Figure 4: Total Population Projection, Qualicum Beach 4

Using the average of the cohort change between 1996 and 2011, the projection seen in Figure #4 is created. We see that the total population has reached it's upper limits and will likely begin to decline over the next ten years.

This scenario provides a smooth line (a central tendency) as it does not take into consideration the impacts of economic cycles nor shocks such as rapid changes in access to energy. Also the rising fees for travelling using BC Ferries will likely reduce in-migration but is not taken into consideration in this scenario. Changing the assumptions can be done easily showing the impact of factors that influence migration, like ferry costs.

Nonetheless, this projection, referring to the changes seen between 1996 and 2011, provides insight into the changing character of Qualicum Beach. For example the dependency ratios, show that the number of dependents relative to the number of people of working age will likely continue to rise (Figure 6).

Figure 5: Total Population Projection with Economic/Migration Cycles, Qualicum Beach 5

Economic cycles have an impact on migration as seen in Figure 2. These cycles are felt in our communities and therefore are important to consider. During down times, there is less demand for increased housing, lower prices, lower wages, while during "boom" times housing prices tend to rise.

When we take these cycles into consideration we can see the impact on population. Little wonder why some community members want to know about population change.

Figure 6: Dependency Ratios Projection, Qualicum Beach 6

The low fertility along with the high out migration of young adults, along with the increasing mortality may result in relatively low prices for single family dwellings. Therefore, this area may become even more attractive to families. If so, we may see an increase in the total population in the future.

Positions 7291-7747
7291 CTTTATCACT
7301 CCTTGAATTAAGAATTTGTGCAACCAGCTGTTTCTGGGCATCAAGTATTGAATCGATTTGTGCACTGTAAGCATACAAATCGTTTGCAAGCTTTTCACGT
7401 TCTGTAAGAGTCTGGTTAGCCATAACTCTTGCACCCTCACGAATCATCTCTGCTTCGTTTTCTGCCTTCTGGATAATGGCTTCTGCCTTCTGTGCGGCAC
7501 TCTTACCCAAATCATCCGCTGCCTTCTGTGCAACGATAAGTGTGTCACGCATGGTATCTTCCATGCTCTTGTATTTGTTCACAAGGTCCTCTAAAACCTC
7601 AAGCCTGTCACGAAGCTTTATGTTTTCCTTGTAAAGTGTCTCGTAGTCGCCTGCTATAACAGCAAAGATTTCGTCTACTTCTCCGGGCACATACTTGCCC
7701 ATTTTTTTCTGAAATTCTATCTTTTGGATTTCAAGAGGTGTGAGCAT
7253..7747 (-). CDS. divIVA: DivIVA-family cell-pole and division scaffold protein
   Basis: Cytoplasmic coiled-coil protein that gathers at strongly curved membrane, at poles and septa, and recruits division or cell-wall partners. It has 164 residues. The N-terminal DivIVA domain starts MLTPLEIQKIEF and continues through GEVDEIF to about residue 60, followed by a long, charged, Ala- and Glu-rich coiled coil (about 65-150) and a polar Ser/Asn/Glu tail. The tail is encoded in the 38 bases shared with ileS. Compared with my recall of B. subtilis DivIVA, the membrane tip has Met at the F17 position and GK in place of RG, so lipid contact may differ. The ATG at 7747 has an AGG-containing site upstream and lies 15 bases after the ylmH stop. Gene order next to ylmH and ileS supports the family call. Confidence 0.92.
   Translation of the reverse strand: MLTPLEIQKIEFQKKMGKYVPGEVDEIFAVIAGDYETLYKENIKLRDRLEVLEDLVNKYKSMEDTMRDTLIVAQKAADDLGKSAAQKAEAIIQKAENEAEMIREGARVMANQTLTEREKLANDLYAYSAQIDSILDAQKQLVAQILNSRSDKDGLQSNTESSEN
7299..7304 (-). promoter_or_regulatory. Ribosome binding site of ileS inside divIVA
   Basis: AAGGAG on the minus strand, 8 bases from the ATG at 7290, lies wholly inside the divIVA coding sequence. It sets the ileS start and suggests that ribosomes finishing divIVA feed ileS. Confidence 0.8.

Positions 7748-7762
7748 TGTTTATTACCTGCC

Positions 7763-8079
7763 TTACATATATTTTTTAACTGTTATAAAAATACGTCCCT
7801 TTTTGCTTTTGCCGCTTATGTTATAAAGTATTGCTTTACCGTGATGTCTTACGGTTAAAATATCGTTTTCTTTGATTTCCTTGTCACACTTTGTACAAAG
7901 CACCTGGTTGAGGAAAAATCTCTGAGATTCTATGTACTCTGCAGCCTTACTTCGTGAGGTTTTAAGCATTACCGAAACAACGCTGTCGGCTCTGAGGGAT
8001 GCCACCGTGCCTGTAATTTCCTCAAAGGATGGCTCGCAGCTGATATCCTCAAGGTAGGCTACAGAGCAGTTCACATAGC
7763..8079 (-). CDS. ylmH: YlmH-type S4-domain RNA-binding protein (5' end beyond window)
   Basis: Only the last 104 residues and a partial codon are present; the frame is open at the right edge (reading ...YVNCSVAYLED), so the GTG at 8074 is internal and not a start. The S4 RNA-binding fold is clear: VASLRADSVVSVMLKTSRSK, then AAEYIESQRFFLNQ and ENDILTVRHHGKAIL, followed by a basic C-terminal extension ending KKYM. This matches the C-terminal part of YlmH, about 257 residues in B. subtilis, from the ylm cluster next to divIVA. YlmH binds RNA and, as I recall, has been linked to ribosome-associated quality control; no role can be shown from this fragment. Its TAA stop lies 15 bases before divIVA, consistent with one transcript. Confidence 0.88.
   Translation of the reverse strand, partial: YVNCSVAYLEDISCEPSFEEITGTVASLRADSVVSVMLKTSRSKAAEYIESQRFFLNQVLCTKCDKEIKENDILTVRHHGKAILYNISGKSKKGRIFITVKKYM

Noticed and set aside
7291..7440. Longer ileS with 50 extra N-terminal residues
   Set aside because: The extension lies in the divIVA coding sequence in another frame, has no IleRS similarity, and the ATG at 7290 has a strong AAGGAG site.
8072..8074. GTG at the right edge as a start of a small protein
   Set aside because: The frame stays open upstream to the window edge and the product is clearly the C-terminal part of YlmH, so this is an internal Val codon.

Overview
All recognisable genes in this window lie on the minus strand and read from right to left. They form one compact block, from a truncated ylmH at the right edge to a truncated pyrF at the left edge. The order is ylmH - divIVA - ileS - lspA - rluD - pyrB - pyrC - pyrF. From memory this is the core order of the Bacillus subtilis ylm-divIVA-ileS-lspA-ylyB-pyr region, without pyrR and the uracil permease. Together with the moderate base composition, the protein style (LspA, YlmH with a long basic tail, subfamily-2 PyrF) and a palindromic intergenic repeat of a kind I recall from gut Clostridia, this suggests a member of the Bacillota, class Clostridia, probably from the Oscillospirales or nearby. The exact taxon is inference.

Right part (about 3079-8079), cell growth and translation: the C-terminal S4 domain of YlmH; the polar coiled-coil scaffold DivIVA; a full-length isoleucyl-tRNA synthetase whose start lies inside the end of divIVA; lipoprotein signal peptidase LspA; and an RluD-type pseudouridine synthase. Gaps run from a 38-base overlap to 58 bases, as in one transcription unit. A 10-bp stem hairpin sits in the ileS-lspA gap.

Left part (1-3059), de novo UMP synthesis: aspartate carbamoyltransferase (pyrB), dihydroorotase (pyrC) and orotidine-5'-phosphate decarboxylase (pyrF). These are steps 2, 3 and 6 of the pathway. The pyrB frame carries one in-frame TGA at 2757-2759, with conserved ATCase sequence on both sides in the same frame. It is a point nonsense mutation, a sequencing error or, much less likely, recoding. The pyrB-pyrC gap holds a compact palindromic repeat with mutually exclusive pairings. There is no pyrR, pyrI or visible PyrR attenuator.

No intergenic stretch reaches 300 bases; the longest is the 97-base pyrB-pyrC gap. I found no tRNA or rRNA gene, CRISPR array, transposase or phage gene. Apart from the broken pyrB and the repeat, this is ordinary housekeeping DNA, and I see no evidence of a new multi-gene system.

The method, used to create Figure 3 and 4, was developed to project/forecast age / sex distributions in an effort to meet the needs of people interested in being informed about issues that effect them and their communities.

Therefore the method has been described in a manner that is meant to be readily understood and easily applied. Remember, calculating population change is arithmetic ... births minus deaths (natural change) plus in-migration minus out-migration (net migration).

See the Service webpage for the write up "Population Projection Package"

The 2016 to 2041 projections are created by Warren Munroe with reference to the 1996 to 2011 census counts from Statistics Canada. Of course the future is open to variation; therefore, projections are still a guess, but at least, with reference to the 1996 to 2011 census counts, this projection can reasonably be considered an educated guess.

While this median scenario is based on the 1996 to 2011 census counts from Statistics Canada, the United Nations and Statistics Canada did not examine, test, review, comment nor contribute to Warren Munroe's projection numbers, 2016 to 2061; however, the method is open and available and verifiable and reproducible.


Thank you to DAVE BRYAN for sponsoring the population analysis, with projections, for Qualicum Beach. Dave's vision and foresight are an example of what it takes to make informed decisions.


1 Source: Adapted from BC Vital Statistics by W. W. Munroe

2 Source: Adapted from the 1996 to 2011 census counts are from numeric tables from Statistics Canada found online via http://www12.statcan.ca/census-recensement/index-eng.cfm by W. W. Munroe

3 4 5 6 Source: Adapted from the 1996 to 2011 census counts from numeric tables from Statistics Canada found online via http://www12.statcan.ca/census-recensement/index-eng.cfm with projections, 2016 to 2041, by W. W. Munroe

For more information about population change, including economic cycles, impacts due to transportation (e.g. BC Ferry fees) send an email to wmpopulationanalysis@shaw.ca.

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Population projections for Parksville Census Agglomeration to 2041
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Parksville Census Agglomeration is one of the oldest, in terms of median age of residents, regions in Canada. What does the future look like?

While deaths continue to increase and births stay relatively low, below replacement, population can only increase with more in-migration than out-migration.

Read more ...